“We deal with naysayers face up, and I go to city council meetings and communicate with them. I show them that cannabis is used for medical purposes. Others use it for recreational purposes. I talk about medical uses, and if people in the community need it, it makes more sense to have it local, accessible. We bring added security too, with extra cameras and security guards who, when no one is in the dispensary, pick up trash and add benefit to the community. It’s a big algorithm to win,” says DiVito.

Earning the respect and support of neighboring business owners and members of the Montclair Village Association is another part of the equation. Future side-by-side neighbor Liz Nelson owns Olfactory Candles and Apothecary Boutique. Nelson said in a separate interview the advent of Element 7 has sparked curiosity. According to Nelson, “There was some concern in the beginning, but mostly people coming in and asking if the news was true and what the approval process was. The concerns came from only one out of 10 people, and overall, the response has been very good.”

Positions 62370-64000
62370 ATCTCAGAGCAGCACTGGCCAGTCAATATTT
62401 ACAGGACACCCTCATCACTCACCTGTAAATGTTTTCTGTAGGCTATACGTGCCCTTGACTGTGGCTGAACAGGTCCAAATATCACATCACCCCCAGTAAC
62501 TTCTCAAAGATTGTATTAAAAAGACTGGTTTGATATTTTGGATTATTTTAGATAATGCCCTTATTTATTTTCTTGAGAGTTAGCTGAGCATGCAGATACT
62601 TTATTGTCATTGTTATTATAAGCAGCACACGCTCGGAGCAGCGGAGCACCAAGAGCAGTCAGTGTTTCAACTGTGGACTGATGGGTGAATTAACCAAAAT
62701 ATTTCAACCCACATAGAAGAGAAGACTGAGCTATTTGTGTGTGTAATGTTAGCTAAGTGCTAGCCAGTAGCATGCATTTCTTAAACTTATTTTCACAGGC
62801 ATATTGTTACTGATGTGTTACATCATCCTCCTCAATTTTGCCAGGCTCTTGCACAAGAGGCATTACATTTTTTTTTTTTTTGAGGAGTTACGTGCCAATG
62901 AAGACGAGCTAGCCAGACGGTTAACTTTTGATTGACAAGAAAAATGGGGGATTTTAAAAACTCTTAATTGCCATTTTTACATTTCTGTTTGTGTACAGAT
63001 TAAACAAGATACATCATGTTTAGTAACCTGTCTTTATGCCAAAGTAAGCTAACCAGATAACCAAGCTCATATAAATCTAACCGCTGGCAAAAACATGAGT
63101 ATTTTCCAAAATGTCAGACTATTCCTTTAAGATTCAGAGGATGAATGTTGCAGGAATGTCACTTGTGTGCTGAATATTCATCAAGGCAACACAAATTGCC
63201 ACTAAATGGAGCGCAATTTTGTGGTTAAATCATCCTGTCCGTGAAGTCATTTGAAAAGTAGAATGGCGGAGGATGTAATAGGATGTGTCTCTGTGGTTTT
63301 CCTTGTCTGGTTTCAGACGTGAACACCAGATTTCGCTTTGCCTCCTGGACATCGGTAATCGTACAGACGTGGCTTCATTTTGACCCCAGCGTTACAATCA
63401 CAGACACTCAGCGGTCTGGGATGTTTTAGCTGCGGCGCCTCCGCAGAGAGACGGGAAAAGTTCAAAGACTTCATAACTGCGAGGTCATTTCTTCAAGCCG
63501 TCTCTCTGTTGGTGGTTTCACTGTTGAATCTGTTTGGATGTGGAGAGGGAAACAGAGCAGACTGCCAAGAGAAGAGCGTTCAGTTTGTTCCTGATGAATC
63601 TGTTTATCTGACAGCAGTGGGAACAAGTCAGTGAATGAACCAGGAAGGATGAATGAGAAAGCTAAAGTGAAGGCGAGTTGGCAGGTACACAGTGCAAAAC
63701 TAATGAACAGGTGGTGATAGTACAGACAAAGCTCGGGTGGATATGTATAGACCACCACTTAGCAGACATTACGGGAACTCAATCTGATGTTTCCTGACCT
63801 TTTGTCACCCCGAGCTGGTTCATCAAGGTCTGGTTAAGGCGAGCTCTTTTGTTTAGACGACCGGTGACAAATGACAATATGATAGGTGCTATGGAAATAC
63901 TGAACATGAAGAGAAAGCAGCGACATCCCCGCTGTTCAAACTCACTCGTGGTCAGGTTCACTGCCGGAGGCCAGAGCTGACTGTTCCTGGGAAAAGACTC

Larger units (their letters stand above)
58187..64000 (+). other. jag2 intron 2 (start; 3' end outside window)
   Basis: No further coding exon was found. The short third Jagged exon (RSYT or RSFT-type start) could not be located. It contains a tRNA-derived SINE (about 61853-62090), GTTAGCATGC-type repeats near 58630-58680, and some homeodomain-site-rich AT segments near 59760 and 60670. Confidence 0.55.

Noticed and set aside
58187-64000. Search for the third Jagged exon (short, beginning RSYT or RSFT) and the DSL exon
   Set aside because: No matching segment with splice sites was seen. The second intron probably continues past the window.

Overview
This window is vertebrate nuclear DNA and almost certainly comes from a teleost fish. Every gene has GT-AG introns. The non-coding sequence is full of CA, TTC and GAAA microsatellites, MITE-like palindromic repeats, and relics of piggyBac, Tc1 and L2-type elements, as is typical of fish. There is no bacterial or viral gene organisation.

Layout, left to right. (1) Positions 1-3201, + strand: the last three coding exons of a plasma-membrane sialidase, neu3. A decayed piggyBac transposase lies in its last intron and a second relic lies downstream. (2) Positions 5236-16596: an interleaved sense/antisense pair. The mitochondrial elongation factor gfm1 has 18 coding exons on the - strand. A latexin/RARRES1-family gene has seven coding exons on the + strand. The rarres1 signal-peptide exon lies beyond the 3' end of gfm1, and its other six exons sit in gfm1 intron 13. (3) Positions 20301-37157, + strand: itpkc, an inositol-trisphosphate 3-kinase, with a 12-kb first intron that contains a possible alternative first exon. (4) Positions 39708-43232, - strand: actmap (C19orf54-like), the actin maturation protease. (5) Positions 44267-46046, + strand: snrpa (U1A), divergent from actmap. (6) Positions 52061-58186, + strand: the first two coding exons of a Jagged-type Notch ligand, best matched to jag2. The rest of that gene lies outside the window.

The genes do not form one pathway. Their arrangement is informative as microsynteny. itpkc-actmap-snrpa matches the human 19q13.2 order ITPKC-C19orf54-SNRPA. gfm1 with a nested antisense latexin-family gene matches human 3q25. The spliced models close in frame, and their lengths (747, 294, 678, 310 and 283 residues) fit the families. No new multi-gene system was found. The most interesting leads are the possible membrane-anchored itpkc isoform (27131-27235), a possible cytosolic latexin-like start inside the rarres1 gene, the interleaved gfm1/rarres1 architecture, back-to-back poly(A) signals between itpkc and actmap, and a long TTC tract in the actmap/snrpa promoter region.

Nelson’s take on the organization and its value to the community is clear. “I think the dispensary is a classy and well-organized group. They have a clean, healthy look behind them. The founder is administering health and wellness. It’s not flashy. It’s a calming environment, and it will offer extra security patrol and hopefully bringing good people into the village,” says Nelson.

Jeff Diamond formerly owned and operated Montclair’s Farmstead Cheeses & Wines store (along with a store in Alameda) with his wife, Carol Huntington. Angling into retirement while waiting to close escrow on the sale and still active in the Montclair business community, Diamond was the association’s board president when Element 7 came on board for approval. 

“We don’t have legislative authority, but we have an advisory capacity with various government departments, especially anything having to do with the zoning area. There are restrictions if you’re building in Montclair Village; you can’t have lawyers on the ground floor, for example. And cannabis dispensaries are not like a bar. You have to be 21, there’s no product sampling, and customers cannot come in with their children,” says Diamond.